According to Carney the Forrest memorial in Memphis can be traced to a number of factors, most importantly, the economic downturn that the city faced in the period immediately following the war and especially the yellow fever epidemic of 1878. The epidemic hit the white community especially hard and by the end of the century African Americans had risen to constitute half of the city’s population. The elite white population that was lost during the epidemic was replaced, according to Carney, by an influx of rural whites, who were much “less racially tolerant than their urban contemporaries.”
As the report indicates, notably absent is any representation from the Sons of Confederate Veterans. This is a huge mistake. Yes, spokesmen such as Lee Millar have made some absurd claims about Forrest, but the SCV is an important stakeholder in this discussion and their perspective deserves to be heard. The Memphis City Council should embrace every opportunity to openly discuss the relevant historical, social, and racial issues surrounding these public parks and their continued maintenance. Keeping the SCV out of these discussions will only fuel suspicion and outrage among a certain demographic. I for one would love to see the SCV make the case for their preferred position to the entire city of Memphis.
With this latest news it looks like the city council has taken a giant leap backward.
This week I am going to write an essay for my column at the Atlantic on the recent controversy surrounding the renaming of Forrest Park in Memphis, Tennessee. Court Carney’s 2001 JSH essay on Forrest and historical memory has been incredibly helpful in placing this most recent incident within a much broader context. I highly recommend it to those of you who are interested in Forrest and his place in our collective memory.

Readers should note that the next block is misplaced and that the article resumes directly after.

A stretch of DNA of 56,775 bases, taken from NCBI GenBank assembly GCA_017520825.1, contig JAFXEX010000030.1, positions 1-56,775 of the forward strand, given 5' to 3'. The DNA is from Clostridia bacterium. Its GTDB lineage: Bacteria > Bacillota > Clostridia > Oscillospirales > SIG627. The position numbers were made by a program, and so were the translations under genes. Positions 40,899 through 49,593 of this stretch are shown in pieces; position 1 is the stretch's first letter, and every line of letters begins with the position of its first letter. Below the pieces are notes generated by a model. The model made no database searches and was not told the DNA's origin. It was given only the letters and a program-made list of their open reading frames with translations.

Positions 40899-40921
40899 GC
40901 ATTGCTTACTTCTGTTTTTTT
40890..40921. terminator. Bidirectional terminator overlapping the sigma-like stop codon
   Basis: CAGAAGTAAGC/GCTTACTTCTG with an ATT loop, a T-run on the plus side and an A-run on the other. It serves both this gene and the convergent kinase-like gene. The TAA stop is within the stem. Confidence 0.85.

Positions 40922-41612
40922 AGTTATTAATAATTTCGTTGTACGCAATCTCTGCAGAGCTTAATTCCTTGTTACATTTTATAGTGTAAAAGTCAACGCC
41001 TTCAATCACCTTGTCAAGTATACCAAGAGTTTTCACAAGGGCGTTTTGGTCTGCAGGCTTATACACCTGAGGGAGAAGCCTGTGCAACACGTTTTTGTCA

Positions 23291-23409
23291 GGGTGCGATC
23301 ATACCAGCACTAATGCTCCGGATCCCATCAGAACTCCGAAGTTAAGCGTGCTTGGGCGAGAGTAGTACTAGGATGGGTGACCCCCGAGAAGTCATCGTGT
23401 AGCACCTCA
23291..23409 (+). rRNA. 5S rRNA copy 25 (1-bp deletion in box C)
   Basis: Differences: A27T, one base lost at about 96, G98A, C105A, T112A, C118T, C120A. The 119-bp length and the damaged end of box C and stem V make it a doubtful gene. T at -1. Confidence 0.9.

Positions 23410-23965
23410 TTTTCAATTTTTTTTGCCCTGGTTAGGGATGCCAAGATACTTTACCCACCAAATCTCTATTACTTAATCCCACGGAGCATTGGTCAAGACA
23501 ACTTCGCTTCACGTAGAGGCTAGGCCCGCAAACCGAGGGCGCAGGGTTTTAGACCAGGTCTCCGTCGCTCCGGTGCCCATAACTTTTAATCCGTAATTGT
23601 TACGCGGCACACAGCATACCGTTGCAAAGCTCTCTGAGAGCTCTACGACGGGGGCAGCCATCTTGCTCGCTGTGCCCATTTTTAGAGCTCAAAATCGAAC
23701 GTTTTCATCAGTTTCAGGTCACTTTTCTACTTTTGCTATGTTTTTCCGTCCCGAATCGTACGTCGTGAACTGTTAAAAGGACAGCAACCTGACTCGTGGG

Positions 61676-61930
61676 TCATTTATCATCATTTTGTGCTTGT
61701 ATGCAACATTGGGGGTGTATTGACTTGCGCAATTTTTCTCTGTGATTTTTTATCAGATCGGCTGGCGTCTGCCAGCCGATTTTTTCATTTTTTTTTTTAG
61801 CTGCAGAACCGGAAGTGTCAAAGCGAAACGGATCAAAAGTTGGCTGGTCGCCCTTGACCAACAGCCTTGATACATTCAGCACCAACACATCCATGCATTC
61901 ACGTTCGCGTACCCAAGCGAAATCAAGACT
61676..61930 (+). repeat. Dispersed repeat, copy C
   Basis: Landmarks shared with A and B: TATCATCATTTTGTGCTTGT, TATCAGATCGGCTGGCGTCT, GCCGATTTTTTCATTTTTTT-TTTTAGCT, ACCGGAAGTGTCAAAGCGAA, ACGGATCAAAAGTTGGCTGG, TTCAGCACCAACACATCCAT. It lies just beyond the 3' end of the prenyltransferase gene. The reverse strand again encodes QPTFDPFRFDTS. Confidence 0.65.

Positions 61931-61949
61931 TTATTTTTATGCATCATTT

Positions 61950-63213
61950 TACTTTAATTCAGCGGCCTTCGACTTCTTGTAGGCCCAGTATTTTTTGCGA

We just want everyone to know that we are here to protect and preserve our history and do it in a gentlemanly fashion. [emphasis added]
You may remember that a few weeks ago Millar referred to Forrest as a “humane slave trader.” What I find interesting is Millar’s and the SCV’s appropriation of Forrest’s history as their own. The problem is that no one individual or organization can claim sole ownership of Forrest’s legacy and in this case it seems to me that the KKK has a legitimate claim to honoring the man. They will likely want to single out Forrest’s growth during the antebellum years into one of Tennessee’s wealthiest slaveholders as well as his presence at Fort Pillow and early leadership of the Klan itself. That seems to me to be as legitimate a claim as one will find among the major stakeholders who admire Forrest.
As I pointed out before, this places the SCV in a very difficult position. Nothing that Millar or anyone else in the SCV has said challenges the Klan’s embrace of Forrest. This could prove to be a very messy and uncomfortable event for the SCV given that they agree with the Klan’s position that the park should not have been renamed.
Klan members are likely to parade in Memphis with the Confederate flag on March 30. The SCV can bring their own flags as well, but they run the risk of being identified with the Klan. If they decide to stand up against the Klan in a show of solidarity with the general public they not only will be aligned with those who believe the park should be renamed, but they also will have acknowledged the very facts about Forrest that they have spent so much time either minimizing or denying.